The effects of COVID-19 on the mental health of individuals are significant and lead to an increase in depressive disorders, anxiety disorders, post-traumatic stress disorder, and a decrease in quality of life. For different reasons, these disorders primarily affect women, young people, and individuals in precarious situations. 

The pandemic is having an impact on the lives of women in particular. At the level of the family, it has been observed that even if men and women are confined together and are therefore present in the home, it has not reduced the inequalities present in the domestic sphere. Women are more often involved in household tasks (meals, shopping, housework) and educational tasks (home schooling, homework, meeting with teachers) than men, which increases their mental load and makes them more vulnerable to stress.

Young people are also particularly affected by the consequences of the epidemic and containment. In this age group, social life, which depends mainly on interactions with other young people and meetings in places that are now closed to the public during the pandemic (universities, libraries, bars, festivals, etc.), is reduced to social networks. In addition, many young people, whether they are students or not, often live in small dwellings, which makes confinement even more difficult. Finally, the conditions of distance-based learning and internships do not allow learning to be as effective as face-to-face learning. See the question What is the effect of school closures on children? All of these conditions affect young people's future prospects and mental health.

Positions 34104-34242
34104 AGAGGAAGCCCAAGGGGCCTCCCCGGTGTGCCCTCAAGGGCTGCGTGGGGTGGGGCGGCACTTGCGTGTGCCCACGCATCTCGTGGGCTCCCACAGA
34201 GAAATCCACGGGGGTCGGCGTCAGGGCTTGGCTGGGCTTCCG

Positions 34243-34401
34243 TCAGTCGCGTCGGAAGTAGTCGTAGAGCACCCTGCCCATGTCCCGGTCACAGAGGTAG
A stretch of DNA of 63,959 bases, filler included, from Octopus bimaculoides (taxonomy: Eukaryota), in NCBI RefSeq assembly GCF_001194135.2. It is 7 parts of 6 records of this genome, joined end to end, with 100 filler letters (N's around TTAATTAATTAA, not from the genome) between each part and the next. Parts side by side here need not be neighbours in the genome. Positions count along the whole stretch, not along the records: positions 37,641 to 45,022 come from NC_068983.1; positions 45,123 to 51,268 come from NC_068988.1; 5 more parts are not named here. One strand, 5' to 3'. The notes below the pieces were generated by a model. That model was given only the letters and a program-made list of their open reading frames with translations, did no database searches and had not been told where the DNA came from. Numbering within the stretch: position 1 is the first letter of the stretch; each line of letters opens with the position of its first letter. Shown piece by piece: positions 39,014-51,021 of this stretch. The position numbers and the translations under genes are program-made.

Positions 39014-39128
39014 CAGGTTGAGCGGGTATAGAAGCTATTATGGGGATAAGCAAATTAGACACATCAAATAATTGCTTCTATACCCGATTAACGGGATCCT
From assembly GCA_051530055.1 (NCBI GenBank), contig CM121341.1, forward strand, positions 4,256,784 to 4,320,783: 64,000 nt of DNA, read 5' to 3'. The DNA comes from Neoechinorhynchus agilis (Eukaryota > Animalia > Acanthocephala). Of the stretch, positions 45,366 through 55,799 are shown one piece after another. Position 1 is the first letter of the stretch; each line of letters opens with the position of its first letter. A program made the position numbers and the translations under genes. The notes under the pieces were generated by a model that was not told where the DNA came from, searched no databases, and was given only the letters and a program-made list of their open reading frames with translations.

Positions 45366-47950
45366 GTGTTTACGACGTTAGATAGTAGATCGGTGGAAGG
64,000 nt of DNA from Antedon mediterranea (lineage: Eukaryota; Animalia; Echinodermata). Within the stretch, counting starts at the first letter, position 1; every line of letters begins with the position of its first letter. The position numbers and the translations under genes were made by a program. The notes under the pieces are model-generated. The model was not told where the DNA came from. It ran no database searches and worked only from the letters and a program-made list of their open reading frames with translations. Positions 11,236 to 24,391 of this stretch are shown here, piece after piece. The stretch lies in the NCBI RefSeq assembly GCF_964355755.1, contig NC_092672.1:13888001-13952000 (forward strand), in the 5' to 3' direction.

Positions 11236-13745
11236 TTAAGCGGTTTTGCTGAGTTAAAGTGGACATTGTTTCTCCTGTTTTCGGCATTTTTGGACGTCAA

In general, crises, whether economic or pandemic, increase socio-economic inequalities. In the context of COVID-19, there is also a stronger effect of the health of people who were in precarious conditions before the crisis.

The pandemic and its consequences may have aroused many emotions and feelings, such as astonishment, fear, anxiety, anger, frustration, resignation, but also acceptance and optimism. It is quite normal to feel one or more of these emotions during this time! Anxiety can lead to sleep problems and increase problems of alcohol or tobacco addiction, which pre-existed COVID-19. It's important to pay attention to how you feel. In case of persistent discomfort, you should not hesitate to consult specialists (psychologists, psychiatrists) so that these issues are treated as quickly as possible and do not become permanent.